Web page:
The space between the A and C pillars is spanned by the line of butterfly doors with opposing hinges. Both the front and rear doors are opened by door handles at the height of the imaginary B pillars. Since the doors open in opposition and extend across nearly the entire space between the wheel housings – i.e. the entire sill length – all four seating positions are exceptionally convenient to access. A key concept here is wheel housings: Hidden under them are the self-confident and large 18-inch wheels with low rolling resistance tires sized 165/50. Distinctive in this area are the short front and rear overhangs. The front overhang, from the axle hub to the outer skin of the bumper measures just 53 centimeters; in the rear it is 59 centimeters. The result: crisp proportions.
Rear end: Also unmistakable are the design features of the rear end. Take the example of the rear door: It fills out practically the entire car area above the bumper. Similar to the smaller up!, the door – split 1/3 to 2/3 – consists of a transparent material.
Integrated beneath it are the taillights. Fully opened, the door offers a cargo width of 101 centimeters. The bumper itself was designed to match its counterpart at the front end.
Thanks to the wide track width of 1.42 meters (55.9 inches), the outer edges of the wheels line up with the wheel housings.
The effect is that the entire vehicle width of 1.63 meters seems to consist of axles plus tires and wheels. Meanwhile, the only details that boldly jump outside of the vehicle width are the round-shaped outside mirrors.
The Volkswagen designers also went down new roads for the interior. The passenger compartment and the exterior are colorcoordinated.
Sandy earth tones create a pleasant atmosphere.
This color scheme was combined with white contrast elements and orange colored translucent details. The combination of all colors, shapes and features create a comfortable and yet cool high-tech interior.
But the show-stoppers are the materials used: most surfaces are made of recycled materials. With more vigor than ever, a material world both very technical and very noble was created.
The instrument panel and the door coverings are made of organic plastic (biopolymers). This composite material is made of wood, plastics and admixed additives and its pellet impression went straight into the interior design.
The space up! blue is a full-fledged four-seater that is extremely comfortable, even on long trips. The reason: The cushions of the four seats – for driver, front and rear passengers – consist of an airflow foam that automatically adapts to individual anatomies.
In addition, the seating position is pleasantly high, making it extremely comfortable. Despite the extensive powertrain equipment, no compromises are made in the amount of space offered compared to versions with “normal” internal combustion engines: interior height (measured between the seat surface and car headliner) is 40.6 inches in front and 40 inches in the rear.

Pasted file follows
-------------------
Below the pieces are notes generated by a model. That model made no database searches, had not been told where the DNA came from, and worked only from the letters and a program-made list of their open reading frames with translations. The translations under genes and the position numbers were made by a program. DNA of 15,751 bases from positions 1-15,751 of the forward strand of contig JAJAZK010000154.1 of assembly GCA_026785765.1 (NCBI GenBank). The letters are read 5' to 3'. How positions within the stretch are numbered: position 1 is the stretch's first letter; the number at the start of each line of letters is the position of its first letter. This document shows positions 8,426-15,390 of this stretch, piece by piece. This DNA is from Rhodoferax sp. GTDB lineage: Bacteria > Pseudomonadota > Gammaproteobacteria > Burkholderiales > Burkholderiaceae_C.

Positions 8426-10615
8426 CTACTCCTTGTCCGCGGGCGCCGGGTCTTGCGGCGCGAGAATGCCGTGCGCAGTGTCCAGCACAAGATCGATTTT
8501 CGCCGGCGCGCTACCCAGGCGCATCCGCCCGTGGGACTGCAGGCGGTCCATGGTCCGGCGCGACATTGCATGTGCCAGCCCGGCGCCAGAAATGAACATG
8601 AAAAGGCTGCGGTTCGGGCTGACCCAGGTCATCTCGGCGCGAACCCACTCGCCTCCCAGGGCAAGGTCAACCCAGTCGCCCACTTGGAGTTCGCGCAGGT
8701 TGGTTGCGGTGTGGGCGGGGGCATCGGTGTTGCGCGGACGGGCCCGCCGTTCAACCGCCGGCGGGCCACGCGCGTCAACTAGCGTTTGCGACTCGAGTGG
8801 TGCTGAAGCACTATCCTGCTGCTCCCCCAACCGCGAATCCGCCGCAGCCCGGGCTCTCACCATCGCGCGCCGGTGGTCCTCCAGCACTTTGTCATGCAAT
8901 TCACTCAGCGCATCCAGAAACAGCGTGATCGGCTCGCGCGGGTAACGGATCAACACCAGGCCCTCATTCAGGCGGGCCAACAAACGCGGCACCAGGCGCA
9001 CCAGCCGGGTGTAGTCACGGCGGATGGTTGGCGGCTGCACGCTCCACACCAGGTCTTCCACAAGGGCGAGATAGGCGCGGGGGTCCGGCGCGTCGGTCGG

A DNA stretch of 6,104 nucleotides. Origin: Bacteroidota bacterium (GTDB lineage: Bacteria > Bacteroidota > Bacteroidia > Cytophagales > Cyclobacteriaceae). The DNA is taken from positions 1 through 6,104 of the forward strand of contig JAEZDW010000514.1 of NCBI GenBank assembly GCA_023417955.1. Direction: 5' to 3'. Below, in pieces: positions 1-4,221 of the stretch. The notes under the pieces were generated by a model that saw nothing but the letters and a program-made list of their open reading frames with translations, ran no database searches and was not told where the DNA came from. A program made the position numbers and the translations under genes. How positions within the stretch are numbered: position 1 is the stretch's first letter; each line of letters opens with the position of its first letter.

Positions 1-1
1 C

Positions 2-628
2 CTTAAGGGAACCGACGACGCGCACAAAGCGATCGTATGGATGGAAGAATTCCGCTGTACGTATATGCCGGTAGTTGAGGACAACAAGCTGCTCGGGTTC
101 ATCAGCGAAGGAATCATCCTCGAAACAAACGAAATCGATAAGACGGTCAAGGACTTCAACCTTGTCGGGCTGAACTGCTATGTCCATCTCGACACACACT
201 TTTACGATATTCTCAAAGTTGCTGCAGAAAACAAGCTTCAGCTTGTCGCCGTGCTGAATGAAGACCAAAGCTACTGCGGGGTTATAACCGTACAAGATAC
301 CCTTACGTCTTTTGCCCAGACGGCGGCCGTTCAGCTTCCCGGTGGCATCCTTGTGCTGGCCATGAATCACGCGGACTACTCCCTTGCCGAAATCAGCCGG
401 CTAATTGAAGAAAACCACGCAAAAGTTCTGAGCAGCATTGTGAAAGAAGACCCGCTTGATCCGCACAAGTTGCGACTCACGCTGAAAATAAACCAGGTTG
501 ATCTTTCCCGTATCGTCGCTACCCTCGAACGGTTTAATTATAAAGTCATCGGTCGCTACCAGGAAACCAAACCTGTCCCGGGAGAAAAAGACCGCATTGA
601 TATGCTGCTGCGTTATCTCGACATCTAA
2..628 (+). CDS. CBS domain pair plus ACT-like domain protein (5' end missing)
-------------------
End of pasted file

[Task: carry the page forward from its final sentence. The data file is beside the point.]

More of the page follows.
With the exception of the driver’s seat, all seats can also be folded and removed. If the seats are “only” folded, this creates a level cargo area with a capacity of up to 1,005 liters. With four people on board, cargo capacity up to the height of the window sill is still 220 liters.
Since the car’s cockpit was conceived as a module to be applied across all models of the “New Small Family”, the cockpit unit was adopted completely from concept cars presented in Frankfurt and Tokyo, with just slight modifications. An instrument panel that offers up everything at a glance: in detail, the space up! blue has two central displays. In the cockpit, an 8-inch monitor displays information such as vehicle speed, battery reserves, hydrogen volume and range. In the middle of the instruments a 7-inch monitor shows how future human-machine interfaces might look and operate. Here all conceivable functions are controlled via a touchscreen that – using proximity sensors – reacts to gestures as well, i.e. specific hand movements.
Menuing was retooled and reorganized so that people without computer science educations can operate the system. The engineers intentionally separated “display” and “control” levels from one another. Always shown on the screen is a control bar with standard functions such as climate control and audio volume control. Developers packaged functions of other higher-order systems – navigation, telephone, radio, images, films, etc. – on a display level that has been referred to internally as the “main menu carousel” – a type of virtual carousel. It consists of the icons of different system functions (telephone, navigation, etc.).
When the user touches the “main menu carousel” it can be rotated by touchscreen. Visually, this control is just as spectacular as it is intuitive. When the desired function appears on the main menu carousel – such as the telephone – the user just needs to move his or her hand to the display to switch to the telephone menu thanks to proximity sensor technology. Just like on the two members of the New Small Family already presented, this fact applies to the space up! blue too: the new type of user control is fun, easy to understand in any cultural environment and very safe. That is precisely what is typical of Volkswagen.